Victor Gulenko

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Victor Gulenko (also known as Viktor Gulenko) (born December 2, 1958)[1] is a clinical psychologist and sociologist. He identifies himself as a socionist and is the chairperson of the Humanitarian Socionics Institute in Kiev, Ukraine.

Work[edit]

Gulenko has emerged as a leading figure in socionics. He is the 2nd most cited socionist (after Aušra Augustinavičiūtė) in peer reviewed publications [2] and is respected for making a number of important discoveries. Gulenko has offered a number of hypotheses, including the "DCHN" subtype system, the first such system to be empirically validated.[3]

Gulenko considers himself an analytical psychologist and a disciple of Carl Gustav Jung. In his work he has sought to bring clarity to Jung's assertions and to show how socionics can justify them. He is also credited with Alexander Bukalov and Gregory Reinin, as a chief player in the later developments and standardization of socionics theory after Aušra Augustinavičiūtė.

Early achievements[edit]

Gulenko assisted Aushra Augustinaviciute in the production of two vital components of Model A, the function order and the sign system.

Function Order[edit]

Gulenko discovered the order of information flow between functions. According to him, function processing begins with the base function and proceeds through the creative, role, and vulnerable functions and back to the base. The vital track functions may be accessed from the mental track temporarily through a channel between dual functions. Gulenko cites neurological research when he asserts that processing through the vital track is hampered by lower psychic energy levels compared to processing in the mental track.[citation needed]

DCNH[edit]

In 1995, Gulenko proposed a series of sub-categorizations to account for variations in behavior between people of the same type. According to Gulenko, these categorizations are necessary because functional strength, represented in terms of frequency of usage, can differ between functions. (cite) The DCNH is itself an extension of an earlier subtype system, also proposed by Gulenko, which distinguished between "accepting" and "producing" subtypes.

Other systems[edit]

Gulenko has proposed other extensions to socionics beyond DCHN. In a 1990 paper, Gulenko proposed the existence of 16 "counter-types" opposite the sixteen identified by Augustinaviciute.[4] Gulenko argues that the functions of these types process information differently and have different behavior and thinking from the other 16. In 1989, Alexander Bukalov cited the human shadow or inner function circuit as being describable using the counter-types paradigm.[5]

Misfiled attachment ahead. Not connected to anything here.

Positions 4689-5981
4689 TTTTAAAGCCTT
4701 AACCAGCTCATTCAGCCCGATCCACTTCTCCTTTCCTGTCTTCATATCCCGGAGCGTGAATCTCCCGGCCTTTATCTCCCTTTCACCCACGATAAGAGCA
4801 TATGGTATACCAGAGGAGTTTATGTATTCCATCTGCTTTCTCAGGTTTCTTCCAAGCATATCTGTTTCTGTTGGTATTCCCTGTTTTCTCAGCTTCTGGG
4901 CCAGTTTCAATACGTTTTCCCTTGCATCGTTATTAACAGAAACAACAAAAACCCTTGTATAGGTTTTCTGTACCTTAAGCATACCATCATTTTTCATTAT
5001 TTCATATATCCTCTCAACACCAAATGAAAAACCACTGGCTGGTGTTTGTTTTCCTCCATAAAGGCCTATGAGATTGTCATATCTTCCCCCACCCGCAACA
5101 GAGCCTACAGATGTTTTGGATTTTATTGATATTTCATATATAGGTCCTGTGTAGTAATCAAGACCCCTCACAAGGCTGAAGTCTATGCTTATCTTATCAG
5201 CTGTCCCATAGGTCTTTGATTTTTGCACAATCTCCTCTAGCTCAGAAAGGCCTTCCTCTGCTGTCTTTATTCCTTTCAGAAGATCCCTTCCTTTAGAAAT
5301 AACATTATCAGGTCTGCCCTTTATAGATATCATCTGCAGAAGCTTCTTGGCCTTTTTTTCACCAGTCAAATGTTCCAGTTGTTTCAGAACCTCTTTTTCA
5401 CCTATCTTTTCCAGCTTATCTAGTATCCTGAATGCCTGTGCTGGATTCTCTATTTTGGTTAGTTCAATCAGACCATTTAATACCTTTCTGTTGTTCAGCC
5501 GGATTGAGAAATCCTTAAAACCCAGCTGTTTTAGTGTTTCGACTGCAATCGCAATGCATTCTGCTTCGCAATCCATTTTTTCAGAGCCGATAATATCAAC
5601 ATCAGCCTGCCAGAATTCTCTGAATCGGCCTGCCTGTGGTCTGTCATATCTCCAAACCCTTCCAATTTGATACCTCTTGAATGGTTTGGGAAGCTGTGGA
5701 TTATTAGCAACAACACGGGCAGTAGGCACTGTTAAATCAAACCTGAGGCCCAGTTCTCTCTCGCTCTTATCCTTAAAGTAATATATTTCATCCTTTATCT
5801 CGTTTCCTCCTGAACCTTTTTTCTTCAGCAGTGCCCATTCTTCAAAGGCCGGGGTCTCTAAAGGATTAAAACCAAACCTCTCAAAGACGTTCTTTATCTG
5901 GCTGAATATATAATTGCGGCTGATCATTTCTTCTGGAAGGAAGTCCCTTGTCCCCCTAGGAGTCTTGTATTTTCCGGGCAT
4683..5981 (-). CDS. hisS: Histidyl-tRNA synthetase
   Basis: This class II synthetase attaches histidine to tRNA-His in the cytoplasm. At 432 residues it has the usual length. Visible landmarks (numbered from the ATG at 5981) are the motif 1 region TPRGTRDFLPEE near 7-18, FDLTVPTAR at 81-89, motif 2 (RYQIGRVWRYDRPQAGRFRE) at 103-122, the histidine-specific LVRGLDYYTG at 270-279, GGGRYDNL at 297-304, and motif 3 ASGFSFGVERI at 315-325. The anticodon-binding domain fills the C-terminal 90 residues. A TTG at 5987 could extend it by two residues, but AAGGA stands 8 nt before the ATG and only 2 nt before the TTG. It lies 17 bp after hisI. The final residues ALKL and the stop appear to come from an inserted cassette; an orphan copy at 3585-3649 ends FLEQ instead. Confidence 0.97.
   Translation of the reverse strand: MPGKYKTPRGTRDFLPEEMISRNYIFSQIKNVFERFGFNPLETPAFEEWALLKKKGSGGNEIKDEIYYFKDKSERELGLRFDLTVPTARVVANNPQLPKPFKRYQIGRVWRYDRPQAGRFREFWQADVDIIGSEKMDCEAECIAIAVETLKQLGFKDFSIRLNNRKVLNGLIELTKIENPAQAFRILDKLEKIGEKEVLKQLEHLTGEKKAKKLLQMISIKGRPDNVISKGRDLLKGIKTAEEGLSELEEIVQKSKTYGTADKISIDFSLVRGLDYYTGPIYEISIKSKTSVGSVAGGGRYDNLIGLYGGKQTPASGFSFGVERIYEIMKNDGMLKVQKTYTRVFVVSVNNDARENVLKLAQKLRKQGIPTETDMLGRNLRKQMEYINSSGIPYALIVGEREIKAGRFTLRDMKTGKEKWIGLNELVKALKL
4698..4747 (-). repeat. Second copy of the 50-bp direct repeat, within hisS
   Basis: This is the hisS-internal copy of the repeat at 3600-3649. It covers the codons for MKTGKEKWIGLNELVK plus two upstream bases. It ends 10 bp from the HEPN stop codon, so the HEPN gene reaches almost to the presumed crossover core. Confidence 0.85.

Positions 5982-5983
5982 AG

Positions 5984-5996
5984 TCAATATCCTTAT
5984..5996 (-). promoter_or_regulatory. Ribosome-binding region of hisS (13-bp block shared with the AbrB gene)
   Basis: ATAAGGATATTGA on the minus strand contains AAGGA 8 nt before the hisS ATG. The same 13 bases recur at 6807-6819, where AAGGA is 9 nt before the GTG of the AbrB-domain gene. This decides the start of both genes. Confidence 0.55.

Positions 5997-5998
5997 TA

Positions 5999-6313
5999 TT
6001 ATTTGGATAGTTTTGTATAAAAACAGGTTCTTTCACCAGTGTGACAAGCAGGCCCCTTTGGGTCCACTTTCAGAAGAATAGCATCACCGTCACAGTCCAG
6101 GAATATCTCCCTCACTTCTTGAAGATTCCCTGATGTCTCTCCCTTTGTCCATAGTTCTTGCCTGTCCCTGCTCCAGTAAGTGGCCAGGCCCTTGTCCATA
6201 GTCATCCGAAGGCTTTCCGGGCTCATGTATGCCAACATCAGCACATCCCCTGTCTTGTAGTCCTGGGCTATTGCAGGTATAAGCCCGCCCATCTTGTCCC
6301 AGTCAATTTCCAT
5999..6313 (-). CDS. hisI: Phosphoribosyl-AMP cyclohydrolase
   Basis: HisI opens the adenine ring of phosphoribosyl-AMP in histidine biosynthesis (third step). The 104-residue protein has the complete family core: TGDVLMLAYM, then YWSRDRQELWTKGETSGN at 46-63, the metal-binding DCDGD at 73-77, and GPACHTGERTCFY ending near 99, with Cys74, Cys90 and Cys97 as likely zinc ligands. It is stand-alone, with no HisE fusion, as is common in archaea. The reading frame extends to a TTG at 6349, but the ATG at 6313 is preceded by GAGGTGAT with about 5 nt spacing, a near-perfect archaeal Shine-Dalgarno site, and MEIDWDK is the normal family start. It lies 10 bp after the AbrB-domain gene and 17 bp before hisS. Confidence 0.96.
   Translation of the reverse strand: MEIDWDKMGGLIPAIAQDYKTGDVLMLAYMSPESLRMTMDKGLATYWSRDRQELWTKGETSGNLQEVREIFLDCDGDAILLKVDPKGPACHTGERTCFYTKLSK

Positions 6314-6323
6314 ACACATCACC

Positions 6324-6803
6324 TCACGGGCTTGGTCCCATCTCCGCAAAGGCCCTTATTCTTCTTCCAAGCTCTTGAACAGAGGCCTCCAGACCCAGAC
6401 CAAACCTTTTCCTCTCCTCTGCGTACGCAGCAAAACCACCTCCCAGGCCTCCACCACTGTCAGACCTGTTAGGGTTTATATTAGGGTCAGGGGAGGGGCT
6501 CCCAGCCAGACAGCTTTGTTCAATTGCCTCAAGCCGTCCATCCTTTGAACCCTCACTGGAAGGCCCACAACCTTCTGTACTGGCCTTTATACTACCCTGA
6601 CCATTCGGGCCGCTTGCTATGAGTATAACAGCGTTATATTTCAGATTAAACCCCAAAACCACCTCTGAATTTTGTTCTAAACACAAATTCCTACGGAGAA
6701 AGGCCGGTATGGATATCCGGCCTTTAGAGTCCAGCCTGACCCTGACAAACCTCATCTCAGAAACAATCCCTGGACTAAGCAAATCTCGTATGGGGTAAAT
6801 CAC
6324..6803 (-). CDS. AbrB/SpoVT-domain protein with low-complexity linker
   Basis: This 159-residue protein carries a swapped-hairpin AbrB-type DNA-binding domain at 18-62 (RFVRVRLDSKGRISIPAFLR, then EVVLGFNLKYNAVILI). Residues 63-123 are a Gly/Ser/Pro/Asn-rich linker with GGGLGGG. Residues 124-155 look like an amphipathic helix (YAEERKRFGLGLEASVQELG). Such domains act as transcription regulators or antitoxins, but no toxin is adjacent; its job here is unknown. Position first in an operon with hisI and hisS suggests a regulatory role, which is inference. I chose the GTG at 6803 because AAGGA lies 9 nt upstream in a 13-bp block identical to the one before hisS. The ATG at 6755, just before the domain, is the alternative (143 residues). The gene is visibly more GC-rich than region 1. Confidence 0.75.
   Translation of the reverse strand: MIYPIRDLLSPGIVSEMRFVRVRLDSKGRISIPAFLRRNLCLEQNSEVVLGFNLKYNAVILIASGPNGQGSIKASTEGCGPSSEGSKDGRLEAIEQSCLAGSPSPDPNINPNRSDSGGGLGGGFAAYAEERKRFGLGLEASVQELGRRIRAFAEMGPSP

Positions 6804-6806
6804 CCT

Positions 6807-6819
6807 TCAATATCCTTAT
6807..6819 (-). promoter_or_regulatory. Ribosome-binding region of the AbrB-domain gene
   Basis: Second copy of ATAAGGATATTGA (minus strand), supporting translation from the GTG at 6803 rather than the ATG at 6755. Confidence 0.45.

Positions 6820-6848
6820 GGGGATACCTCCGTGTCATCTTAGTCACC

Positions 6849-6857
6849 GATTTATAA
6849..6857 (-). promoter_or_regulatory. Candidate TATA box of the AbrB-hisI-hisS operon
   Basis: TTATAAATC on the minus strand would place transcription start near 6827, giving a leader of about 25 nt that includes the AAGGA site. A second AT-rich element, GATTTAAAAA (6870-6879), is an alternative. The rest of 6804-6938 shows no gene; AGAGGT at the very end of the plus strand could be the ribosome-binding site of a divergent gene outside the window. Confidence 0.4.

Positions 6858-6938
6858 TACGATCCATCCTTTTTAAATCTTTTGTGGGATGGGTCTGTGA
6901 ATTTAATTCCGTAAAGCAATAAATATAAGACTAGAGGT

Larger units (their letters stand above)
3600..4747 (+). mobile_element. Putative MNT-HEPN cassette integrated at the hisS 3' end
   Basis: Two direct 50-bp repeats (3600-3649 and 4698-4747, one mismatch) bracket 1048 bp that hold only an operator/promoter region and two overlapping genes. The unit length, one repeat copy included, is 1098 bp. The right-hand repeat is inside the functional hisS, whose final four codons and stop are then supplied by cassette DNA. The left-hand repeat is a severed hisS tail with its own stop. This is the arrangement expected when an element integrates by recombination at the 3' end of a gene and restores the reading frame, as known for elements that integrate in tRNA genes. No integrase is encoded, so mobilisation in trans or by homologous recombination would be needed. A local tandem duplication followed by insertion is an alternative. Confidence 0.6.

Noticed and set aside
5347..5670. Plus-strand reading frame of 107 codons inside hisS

Multiple types[edit]

In a 2000 paper, Gulenko proposes the existence of two or more types in one person.[6] Particularly, he proposes that numerous intra-type differences can be explained by proposing a second dimension of personality which has processing functions of its own. Socionists have argued for the existence of functional "accentuation" factors since the 1980s to account for these differences.

In recent years, Gulenko has published several papers on the 2nd type dimension through the Humanitarian Socionics Institute. He has concluded that it is a processor of energy, as opposed to information, and a determinant of the efficacy level of the individual when dealing with various tasks. The research stands to be highly influential, having applications in career placement, psychotherapy, and informatics. Additionally, it brings clarity to some questions concerning the function order, explaining how information aspects can be processed in apparent violation of the functional succession rules. (the violating aspects are not information aspects at all, but aspects of energy whose processing functions are unrelated to the functions of the information metabolizing type or their ordering).

References[edit]

  1. ^ http://www.socioniko.net/en/authors/gulenko.html
  2. ^ http://socionics.kiev.ua/sci/ Socionics Citation Index
  3. ^ Boukalov, A.V. (2004). 16-component model of TIM and Socionics. Socionics, Mentology, and Personality Psychology, 3.
  4. ^ Gulenko, V. Quantity of Types in Socioanalysis. (Russian title: Количество типов в социоанализе) November 1990. accessed from: http://socionics.kiev.ua/articles/methodology/numsoctip/
  5. ^ Boukalov, A.V. (2004). 16-component model of TIM and Socionics. Socionics, Mentology, and Personality Psychology, 3.
  6. ^ Man as a System of Types. Gulenko, V. (Russian title: Человек как система типов. Проблема диагностики Эго и Персоны.) accessed from: http://socionics.kiev.ua/articles/types/systyp/

External links[edit]